You’ve just signed up for your first sportive – maybe you’ve been inspired by the recent Prudential RideLondon-Surrey 100 (entries for 2016's event are now open, by the way) and have committed to ride a full century.
You’ll need to do a lot of (perhaps fear-induced) training, but your fitness can quickly be scuppered by mechanical issues. So how can you ensure the ‘best of mechanical luck’ on the big day? By checking out our sportive essentials of course!
Yes, it’s obvious, you’ll need a bike to tackle your sportive, no matter the distance. You might already have a trusty steed or perhaps you’re borrowing one. In either case, get the bike serviced by a local bike shop to sort any niggles before they become real problems. Replacing frayed cables, a worn chain and thinned-out tyres is a must.
If you’re thinking of buying a new bike, there’s never been a better time to do so as technology that was the reserve of professionals only a decade ago is now available at much friendlier prices. Do your research. BikeRadar’s road bike reviews can help guide you, along with verdicts from friends.
Whether or not you believe in the efficacy of a helmet as a safety device, virtually every single event requires the use of one. Getting a correctly fitting helmet is vital, so visiting a local bike shop to try a selection on is a great way of making sure you get a comfortable helmet in the right size for you. Prices vary, but all have to meet safety standards – usually, the more you pay, the lighter and / or more aerodynamic the helmet will be. Check out our latest road helmet grouptest.
Unless you want grime, grit, dust and insects plastering your eyeballs, a set of sunglasses is a must. You could use any, but the benefit of cycling specific types is that many come with interchangeable lenses so you can pair your optics to different riding conditions. Typical combinations are clear, red (for low light) and mirrored for sunny days. You’ll find all our sunglasses reviews here.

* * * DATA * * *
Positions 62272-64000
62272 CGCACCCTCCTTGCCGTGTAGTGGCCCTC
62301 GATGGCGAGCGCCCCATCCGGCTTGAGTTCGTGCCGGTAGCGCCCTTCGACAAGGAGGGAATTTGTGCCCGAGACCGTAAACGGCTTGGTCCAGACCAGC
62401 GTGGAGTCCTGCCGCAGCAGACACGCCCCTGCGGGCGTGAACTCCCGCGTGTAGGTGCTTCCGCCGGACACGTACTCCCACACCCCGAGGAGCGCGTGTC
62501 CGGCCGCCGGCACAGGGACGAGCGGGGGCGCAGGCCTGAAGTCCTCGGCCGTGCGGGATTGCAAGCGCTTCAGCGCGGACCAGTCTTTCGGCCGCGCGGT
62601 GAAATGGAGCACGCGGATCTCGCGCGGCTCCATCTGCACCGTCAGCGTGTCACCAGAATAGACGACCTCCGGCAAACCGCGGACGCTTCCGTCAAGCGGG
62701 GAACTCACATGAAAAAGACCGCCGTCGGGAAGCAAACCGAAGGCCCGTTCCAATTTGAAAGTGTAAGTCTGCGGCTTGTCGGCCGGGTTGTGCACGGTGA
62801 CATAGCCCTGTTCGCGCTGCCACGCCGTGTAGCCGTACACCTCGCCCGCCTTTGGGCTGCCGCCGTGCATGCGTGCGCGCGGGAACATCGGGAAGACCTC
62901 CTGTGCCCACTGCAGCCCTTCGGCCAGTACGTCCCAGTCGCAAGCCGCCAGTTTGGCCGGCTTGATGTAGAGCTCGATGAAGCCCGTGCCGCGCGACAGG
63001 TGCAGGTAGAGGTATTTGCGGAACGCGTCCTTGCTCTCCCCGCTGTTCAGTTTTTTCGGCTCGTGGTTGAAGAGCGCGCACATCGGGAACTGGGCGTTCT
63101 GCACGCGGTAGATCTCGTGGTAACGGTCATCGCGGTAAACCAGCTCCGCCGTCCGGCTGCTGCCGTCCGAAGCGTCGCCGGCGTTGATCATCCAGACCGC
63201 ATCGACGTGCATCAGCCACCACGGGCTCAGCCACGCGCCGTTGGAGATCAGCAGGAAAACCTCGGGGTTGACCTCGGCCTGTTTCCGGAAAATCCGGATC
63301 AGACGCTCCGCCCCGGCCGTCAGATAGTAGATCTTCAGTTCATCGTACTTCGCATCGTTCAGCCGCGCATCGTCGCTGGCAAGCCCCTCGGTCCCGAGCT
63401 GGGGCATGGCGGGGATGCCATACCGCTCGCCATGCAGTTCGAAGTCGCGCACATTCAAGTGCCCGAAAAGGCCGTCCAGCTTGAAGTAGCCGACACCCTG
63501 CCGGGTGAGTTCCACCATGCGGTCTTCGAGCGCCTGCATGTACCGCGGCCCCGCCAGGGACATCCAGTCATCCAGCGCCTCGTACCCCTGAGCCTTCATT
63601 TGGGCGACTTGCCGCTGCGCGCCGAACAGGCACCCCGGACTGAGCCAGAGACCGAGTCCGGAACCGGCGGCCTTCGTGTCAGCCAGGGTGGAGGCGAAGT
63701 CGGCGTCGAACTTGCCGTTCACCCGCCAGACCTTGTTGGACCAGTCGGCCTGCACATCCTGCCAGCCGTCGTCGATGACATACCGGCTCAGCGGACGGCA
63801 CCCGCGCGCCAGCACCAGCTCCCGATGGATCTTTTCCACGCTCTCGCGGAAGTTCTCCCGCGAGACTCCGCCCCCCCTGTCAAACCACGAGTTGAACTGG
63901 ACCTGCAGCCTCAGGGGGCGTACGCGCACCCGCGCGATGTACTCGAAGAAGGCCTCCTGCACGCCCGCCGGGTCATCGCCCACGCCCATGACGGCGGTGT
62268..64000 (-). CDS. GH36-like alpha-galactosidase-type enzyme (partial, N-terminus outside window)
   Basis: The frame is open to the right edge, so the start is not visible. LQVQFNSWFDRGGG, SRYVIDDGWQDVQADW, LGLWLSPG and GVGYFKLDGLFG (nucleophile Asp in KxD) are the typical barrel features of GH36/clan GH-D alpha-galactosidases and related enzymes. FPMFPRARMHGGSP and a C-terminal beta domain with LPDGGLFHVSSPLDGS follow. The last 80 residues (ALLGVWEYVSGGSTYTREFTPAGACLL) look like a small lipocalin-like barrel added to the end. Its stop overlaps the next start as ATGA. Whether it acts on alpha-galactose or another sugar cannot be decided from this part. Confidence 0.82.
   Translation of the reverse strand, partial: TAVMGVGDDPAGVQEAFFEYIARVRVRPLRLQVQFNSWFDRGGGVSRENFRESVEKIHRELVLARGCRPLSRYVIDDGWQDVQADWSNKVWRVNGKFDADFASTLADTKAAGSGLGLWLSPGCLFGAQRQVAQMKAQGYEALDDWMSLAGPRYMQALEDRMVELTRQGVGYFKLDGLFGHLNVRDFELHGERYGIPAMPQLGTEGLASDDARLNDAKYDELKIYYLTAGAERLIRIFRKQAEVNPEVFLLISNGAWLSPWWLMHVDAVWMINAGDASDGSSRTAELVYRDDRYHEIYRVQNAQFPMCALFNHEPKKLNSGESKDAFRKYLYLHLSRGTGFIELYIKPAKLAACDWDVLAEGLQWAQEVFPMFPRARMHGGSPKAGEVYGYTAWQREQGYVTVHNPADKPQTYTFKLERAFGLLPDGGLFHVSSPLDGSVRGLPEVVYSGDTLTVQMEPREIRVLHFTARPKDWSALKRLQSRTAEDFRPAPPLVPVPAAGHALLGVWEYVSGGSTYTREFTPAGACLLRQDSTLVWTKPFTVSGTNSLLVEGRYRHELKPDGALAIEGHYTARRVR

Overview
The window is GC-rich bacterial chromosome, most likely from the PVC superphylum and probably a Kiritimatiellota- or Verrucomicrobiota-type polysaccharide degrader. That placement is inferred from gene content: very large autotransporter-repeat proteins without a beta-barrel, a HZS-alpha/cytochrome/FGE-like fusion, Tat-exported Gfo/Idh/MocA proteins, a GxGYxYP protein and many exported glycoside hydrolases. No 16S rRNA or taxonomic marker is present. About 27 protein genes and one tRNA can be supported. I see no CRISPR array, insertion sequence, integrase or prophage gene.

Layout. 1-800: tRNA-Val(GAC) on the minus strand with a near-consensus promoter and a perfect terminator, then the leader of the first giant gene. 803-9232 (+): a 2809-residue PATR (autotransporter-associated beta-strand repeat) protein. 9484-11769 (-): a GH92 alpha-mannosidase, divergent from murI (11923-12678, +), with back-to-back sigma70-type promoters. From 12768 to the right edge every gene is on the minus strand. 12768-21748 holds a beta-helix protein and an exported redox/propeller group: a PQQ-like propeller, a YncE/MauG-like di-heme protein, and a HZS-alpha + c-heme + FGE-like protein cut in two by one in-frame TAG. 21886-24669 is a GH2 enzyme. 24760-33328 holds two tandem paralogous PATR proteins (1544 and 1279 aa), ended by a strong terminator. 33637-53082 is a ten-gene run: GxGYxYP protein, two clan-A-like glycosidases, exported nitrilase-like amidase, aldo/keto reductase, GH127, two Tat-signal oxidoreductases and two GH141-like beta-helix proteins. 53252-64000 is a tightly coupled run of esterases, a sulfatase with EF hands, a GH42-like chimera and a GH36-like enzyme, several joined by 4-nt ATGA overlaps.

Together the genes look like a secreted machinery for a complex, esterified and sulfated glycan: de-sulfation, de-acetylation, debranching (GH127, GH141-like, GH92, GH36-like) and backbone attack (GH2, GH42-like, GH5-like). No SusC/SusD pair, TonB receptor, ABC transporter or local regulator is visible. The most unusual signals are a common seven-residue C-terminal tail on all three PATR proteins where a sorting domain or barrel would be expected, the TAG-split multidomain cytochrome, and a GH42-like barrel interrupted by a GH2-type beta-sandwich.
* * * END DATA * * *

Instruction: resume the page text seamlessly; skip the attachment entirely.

Bib shorts and jersey
There’s a rather odd tradition in road cycling that saddles tend to be rather hard (this actually helps reduce saddle sores) while shorts have thick pads. Bibs are one area that it pays to invest in quality – you’ll likely be doing plenty of training miles in them and the last thing you want is an uncomfortable pair. That doesn’t mean they have to cost the earth though, several ‘budget’ options actually offer excellent performance – you’ll see plenty of Wiggle’s own band DHB gear during your event.
Jersey wise, you’ll looking for something that fits well, is comfy in the riding position and has ample pockets for storage. A full-length zip offers the best ventilation options. You may also wish to invest in arm and leg warmers, especially if your event is likely to start cold and warm up during the day. A packable shower-proof jacket is a good idea too, depending on conditions.
They take a bit of time to get used to – and a bit longer to get over the fear of a slow topple at a junction – but clipless pedals are an instant way to make cycling easier. So called because there are no toe straps, clipless pedals, such as those made by Shimano, Look and Time use special cleats that bolt to the bottom of shoes in order to securely engage with the pedals. This means massively increased efficiency thanks to both feet being engaged through each pedal revolution. Getting in and out takes a bit of practice, but soon becomes second nature. Prices start from around £25 online.